Good news: Portland’s bike-friendly neighborhood greenways are getting high priority from Mayor Hales’s pledge for the city to invest more in preventative street maintenance.
Bad news: The new, relatively low-cost ‘fog seal’ treatment, a thin coating meant to stop pavement disintegration, also coats right over the sharrow markings that distinguish greenways.
In the last few days, we’ve heard many reports of what reader Jenny Fosmire called “ghost sharrows” like the one in the photo above. It definitely makes it hard for the thermoplastic icons to do their job: indicating to all road users which streets have been designed for relaxed bike travel and hinting proper lane position for bike riders.
City spokesman Dylan Rivera said Thursday that the paving has created “about 100 sharrows that need to be replaced.” Rivera added that crews initially covered some sharrows during the fog seal application in order to keep them from being sprayed over; but they ultimately decided to spray over them, “to give a more finished, uniform appearance and better preserve the road surface.”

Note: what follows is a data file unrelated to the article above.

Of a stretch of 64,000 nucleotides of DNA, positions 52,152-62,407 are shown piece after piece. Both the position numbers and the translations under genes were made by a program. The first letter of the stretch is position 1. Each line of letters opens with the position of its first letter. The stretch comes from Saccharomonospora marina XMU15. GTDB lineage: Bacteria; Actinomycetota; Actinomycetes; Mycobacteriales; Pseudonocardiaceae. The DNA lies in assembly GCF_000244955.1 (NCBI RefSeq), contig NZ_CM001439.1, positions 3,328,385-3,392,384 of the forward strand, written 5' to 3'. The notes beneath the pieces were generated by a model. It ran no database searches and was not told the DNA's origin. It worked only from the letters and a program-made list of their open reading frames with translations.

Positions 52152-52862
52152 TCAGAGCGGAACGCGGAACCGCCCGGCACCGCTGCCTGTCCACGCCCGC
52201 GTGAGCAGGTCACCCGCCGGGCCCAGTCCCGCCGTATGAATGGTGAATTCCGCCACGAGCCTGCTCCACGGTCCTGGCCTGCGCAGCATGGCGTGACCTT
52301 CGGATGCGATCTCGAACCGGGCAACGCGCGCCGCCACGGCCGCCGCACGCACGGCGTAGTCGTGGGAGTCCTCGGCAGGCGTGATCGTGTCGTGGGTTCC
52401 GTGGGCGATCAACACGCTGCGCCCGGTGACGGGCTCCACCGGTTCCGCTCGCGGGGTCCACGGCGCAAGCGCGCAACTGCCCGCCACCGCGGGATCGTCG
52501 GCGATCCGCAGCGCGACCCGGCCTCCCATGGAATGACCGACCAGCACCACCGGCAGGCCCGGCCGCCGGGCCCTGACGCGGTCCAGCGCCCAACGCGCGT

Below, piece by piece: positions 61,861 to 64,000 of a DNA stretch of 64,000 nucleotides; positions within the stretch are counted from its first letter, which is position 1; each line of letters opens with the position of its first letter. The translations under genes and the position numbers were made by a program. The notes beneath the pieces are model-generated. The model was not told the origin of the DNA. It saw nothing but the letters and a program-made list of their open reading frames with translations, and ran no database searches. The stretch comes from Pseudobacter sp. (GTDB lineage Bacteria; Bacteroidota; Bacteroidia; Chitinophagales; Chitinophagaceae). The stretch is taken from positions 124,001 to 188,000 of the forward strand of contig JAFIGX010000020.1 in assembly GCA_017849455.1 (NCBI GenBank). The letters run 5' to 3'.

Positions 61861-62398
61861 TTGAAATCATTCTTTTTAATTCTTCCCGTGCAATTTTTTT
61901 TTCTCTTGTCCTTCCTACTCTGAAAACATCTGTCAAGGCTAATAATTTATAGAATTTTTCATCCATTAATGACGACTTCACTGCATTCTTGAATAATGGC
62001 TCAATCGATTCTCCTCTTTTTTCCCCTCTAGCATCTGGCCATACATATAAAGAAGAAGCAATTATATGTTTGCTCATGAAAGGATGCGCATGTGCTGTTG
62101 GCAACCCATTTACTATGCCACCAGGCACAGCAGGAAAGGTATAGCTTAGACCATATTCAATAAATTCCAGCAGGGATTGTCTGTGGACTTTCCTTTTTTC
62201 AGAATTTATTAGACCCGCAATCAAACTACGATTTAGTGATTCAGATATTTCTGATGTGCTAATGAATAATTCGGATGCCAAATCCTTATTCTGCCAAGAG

Rivera says PBOT has plans in place to replace all the ghost sharrows, “by the end of September, weather permitting.”
The timing might be unfortunate, since September is back-to-school season and an important month in Portland for introducing new people to bike commuting. But of course it’s good that the city is making these repairs to streets that are, after all, saving everyone money by putting more Portlanders on bikes.
By email, in person and on Twitter, readers reported missing sharrows at SE 41st and Stark, NE Going Street, SE 35th and Taylor and NE Klickitat from 57th to 68th. We’re looking forward to their return, and we’re sure that many would-be bike users are, too.